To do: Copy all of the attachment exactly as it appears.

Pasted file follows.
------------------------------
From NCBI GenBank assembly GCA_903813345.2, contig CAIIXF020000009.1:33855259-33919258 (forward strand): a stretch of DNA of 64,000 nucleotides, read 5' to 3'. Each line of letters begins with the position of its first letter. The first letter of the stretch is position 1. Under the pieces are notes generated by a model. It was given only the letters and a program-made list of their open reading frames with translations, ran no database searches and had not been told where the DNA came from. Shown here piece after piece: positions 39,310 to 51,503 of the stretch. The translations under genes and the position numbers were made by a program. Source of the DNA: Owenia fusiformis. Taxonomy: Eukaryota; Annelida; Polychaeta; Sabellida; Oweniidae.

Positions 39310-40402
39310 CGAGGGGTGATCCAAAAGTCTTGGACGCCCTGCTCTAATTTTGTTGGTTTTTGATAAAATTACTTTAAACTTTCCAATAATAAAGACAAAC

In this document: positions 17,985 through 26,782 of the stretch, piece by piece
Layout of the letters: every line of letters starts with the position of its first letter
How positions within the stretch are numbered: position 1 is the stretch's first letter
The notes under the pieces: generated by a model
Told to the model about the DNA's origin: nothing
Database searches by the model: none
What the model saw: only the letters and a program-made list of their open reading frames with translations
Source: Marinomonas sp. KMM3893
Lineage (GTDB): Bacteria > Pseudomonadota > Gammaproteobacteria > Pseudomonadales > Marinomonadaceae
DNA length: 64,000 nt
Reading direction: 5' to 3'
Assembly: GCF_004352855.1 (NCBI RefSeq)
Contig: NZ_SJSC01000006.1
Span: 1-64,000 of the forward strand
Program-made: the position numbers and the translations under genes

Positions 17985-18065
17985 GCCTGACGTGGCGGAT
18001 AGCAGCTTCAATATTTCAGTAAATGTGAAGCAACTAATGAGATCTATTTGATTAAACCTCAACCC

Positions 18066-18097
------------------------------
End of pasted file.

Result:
From NCBI GenBank assembly GCA_903813345.2, contig CAIIXF020000009.1:33855259-33919258 (forward strand): a stretch of DNA of 64,000 nucleotides, read 5' to 3'. Each line of letters begins with the position of its first letter. The first letter of the stretch is position 1. Under the pieces are notes generated by a model. It was given only the letters and a program-made list of their open reading frames with translations, ran no database searches and had not been told where the DNA came from. Shown here piece after piece: positions 39,310 to 51,503 of the stretch. The translations under genes and the position numbers were made by a program. Source of the DNA: Owenia fusiformis. Taxonomy: Eukaryota; Annelida; Polychaeta; Sabellida; Oweniidae.

Positions 39310-40402
39310 CGAGGGGTGATCCAAAAGTCTTGGACGCCCTGCTCTAATTTTGTTGGTTTTTGATAAAATTACTTTAAACTTTCCAATAATAAAGACAAAC

In this document: positions 17,985 through 26,782 of the stretch, piece by piece
Layout of the letters: every line of letters starts with the position of its first letter
How positions within the stretch are numbered: position 1 is the stretch's first letter
The notes under the pieces: generated by a model
Told to the model about the DNA's origin: nothing
Database searches by the model: none
What the model saw: only the letters and a program-made list of their open reading frames with translations
Source: Marinomonas sp. KMM3893
Lineage (GTDB): Bacteria > Pseudomonadota > Gammaproteobacteria > Pseudomonadales > Marinomonadaceae
DNA length: 64,000 nt
Reading direction: 5' to 3'
Assembly: GCF_004352855.1 (NCBI RefSeq)
Contig: NZ_SJSC01000006.1
Span: 1-64,000 of the forward strand
Program-made: the position numbers and the translations under genes

Positions 17985-18065
17985 GCCTGACGTGGCGGAT
18001 AGCAGCTTCAATATTTCAGTAAATGTGAAGCAACTAATGAGATCTATTTGATTAAACCTCAACCC

Positions 18066-18097